Although the DARE program will not be offered this year in the Grandview Heights City School District, the Grandview Division of Police will have a presence in the schools this year.

Although the DARE program will not be offered this year in the Grandview Heights City School District, the Grandview Division of Police will have a presence in the schools this year.

In fact, the goal is for a greater number of students to interact with officers, Police Chief David Wood said.

"DARE (Drug Abuse Resistance Program) is a program for fifth-graders, but we've talked with the school district about having a presence in all of the schools this year," Wood said.

DARE is not being offered this year, in part because staffing issues have left no one available who has undergone the training to conduct the program, he said.

The program may return next year, Wood said.

For this year, officer Scott Hiles and Sgt. Leslie Jackson will serve as liaisons to the school district, he said.

The plan is for Hiles to regularly spend time in each school, at times leading educational programs but mostly just being there to interact with students, Wood said.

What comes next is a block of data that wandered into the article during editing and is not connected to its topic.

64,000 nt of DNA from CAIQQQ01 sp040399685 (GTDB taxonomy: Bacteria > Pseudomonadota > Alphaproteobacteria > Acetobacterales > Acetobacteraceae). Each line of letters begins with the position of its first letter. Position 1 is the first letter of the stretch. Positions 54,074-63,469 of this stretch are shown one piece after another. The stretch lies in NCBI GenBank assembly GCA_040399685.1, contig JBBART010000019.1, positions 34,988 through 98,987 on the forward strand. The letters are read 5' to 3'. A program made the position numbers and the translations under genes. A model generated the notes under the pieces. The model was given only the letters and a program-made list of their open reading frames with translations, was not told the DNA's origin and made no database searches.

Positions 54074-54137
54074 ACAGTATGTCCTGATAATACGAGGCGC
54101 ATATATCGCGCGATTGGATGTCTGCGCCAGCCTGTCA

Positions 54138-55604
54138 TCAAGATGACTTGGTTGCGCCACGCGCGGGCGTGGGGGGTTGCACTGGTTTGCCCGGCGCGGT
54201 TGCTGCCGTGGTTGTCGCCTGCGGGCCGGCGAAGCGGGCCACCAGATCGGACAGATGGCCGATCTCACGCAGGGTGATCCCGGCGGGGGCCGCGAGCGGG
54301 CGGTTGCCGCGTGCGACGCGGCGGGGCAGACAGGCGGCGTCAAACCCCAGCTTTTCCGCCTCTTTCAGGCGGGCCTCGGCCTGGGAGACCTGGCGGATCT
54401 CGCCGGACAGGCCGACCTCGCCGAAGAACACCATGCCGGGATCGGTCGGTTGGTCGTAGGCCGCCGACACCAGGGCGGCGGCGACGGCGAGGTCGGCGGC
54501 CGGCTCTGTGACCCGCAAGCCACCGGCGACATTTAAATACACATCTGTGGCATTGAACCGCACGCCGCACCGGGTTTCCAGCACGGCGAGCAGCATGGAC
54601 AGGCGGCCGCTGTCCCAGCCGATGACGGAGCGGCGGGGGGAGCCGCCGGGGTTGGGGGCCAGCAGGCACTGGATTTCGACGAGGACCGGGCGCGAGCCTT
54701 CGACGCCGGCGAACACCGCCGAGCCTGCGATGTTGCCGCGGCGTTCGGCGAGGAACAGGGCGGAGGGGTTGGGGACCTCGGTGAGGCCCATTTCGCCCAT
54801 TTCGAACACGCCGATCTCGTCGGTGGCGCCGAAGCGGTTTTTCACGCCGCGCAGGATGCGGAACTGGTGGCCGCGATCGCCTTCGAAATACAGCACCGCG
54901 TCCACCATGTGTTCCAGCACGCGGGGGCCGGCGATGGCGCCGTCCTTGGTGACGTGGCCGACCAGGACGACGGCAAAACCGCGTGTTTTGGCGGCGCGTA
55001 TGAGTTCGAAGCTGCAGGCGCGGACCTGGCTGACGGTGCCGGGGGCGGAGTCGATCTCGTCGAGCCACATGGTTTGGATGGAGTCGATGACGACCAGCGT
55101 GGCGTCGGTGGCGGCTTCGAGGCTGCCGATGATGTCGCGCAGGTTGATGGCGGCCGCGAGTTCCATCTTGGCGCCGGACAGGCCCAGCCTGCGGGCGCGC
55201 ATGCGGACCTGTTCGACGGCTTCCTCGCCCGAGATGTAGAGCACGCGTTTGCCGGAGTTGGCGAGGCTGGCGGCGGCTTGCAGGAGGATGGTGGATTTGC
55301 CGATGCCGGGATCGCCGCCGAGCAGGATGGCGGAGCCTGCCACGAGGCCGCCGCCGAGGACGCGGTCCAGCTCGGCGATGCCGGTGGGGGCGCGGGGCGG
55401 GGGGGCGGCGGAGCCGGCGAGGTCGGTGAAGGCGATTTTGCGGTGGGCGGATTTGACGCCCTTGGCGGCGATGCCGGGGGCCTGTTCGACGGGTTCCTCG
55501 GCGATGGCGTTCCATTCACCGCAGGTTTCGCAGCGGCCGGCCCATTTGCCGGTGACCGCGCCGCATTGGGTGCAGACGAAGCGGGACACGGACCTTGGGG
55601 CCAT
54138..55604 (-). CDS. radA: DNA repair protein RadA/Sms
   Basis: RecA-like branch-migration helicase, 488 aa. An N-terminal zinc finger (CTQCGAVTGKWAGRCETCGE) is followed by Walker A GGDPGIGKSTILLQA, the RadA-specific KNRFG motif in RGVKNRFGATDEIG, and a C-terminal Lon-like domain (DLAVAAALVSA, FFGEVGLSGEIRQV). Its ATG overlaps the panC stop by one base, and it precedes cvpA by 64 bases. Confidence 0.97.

"We want students to feel comfortable in coming to a police officer any time they need us," he said.

"The first time you come in contact with a police officer shouldn't be when they are pulling you over," Superintendent Ed O'Reilly said.

While plans still are being formulated, Wood said he expects officers would conduct programs on such topics as drugs and alcohol, bullying and stranger danger for the appropriate grade levels.

O'Reilly said he would like to have a program about online safety, perhaps aimed at sixth- and seventh-graders.

"Students spend so much time online and there are so many (hazards) they need to be aware of," he said. "The question is what is the best grade" for an Internet safety program.

One program that will be repeated this year will be a presentation to high school students as well as a community forum about black tar heroin, which remains a problem in central Ohio, Wood said.

"The dangerous thing about black tar heroin is that you only need to try it once and you can become addicted," he said. "It's nasty stuff."

Last March, a Drug Enforcement Agency raid was conducted at a home on Palmer Road, resulting in the arrest of the occupants and the seizure of two to three kilos of black tar heroin.

Officers also have recovered the drug on a few occasions after making traffic stops, Wood said.

The drug comes from Mexico and as been brought into a number of suburbs where gangs are not prevalent, he said.

Wood said the kind of programs police conduct in the schools this year may be influenced by the concerns raised by students and parents.

"We'd encourage anyone who has an issue they are concerned about and they think we should address to contact our department," he said.

The police department's non-emergency phone number is 614-488-7901.

O'Reilly said the district is appreciative of the police department's willingness to spend increased time in the schools.

"It will benefit our students," he said.